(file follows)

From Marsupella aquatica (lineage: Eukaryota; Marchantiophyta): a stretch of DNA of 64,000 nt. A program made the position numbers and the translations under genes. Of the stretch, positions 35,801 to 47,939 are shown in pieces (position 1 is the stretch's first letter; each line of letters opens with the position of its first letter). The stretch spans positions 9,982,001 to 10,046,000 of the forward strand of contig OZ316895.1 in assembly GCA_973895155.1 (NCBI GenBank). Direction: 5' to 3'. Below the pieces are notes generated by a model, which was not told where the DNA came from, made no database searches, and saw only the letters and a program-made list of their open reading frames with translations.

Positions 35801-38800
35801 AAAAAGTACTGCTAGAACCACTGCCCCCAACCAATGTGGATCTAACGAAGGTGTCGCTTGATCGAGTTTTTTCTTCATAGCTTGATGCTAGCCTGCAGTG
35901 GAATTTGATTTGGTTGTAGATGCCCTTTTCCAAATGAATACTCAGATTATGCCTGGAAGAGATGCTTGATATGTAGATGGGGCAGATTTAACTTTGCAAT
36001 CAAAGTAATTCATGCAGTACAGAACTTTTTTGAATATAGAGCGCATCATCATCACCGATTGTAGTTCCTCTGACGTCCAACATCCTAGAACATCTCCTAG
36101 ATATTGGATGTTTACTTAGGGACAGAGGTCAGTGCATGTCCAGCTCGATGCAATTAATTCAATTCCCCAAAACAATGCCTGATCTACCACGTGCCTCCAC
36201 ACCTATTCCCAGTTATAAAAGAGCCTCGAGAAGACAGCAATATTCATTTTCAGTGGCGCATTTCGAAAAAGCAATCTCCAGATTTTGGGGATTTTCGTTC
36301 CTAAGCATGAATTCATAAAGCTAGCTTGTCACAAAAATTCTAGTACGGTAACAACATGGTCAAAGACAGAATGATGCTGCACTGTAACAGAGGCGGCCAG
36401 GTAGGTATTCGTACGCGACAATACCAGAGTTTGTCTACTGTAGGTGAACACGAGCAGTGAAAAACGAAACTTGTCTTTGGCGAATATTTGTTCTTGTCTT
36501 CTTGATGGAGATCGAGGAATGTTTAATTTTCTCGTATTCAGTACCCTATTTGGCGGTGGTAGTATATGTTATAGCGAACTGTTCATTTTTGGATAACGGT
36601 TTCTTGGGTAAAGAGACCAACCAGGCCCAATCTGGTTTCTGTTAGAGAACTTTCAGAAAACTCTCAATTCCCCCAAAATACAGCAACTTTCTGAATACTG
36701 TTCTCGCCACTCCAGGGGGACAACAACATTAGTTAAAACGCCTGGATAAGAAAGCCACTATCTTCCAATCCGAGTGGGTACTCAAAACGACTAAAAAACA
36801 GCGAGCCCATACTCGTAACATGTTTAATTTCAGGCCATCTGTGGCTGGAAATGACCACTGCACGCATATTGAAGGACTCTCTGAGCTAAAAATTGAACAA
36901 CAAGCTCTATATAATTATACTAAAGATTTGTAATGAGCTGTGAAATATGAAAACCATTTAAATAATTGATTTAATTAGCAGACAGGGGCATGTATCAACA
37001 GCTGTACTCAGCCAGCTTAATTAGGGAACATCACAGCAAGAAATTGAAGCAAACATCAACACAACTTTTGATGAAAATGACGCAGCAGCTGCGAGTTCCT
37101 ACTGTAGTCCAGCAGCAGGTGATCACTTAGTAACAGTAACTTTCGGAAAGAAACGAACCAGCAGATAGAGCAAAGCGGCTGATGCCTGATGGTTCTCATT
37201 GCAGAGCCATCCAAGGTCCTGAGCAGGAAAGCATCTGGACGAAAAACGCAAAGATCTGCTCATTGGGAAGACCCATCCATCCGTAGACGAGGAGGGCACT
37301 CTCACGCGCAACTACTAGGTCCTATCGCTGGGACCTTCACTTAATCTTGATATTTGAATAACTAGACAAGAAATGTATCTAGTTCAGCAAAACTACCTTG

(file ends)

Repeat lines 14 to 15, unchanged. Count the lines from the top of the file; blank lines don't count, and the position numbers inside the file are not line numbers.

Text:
36901 CAAGCTCTATATAATTATACTAAAGATTTGTAATGAGCTGTGAAATATGAAAACCATTTAAATAATTGATTTAATTAGCAGACAGGGGCATGTATCAACA
37001 GCTGTACTCAGCCAGCTTAATTAGGGAACATCACAGCAAGAAATTGAAGCAAACATCAACACAACTTTTGATGAAAATGACGCAGCAGCTGCGAGTTCCT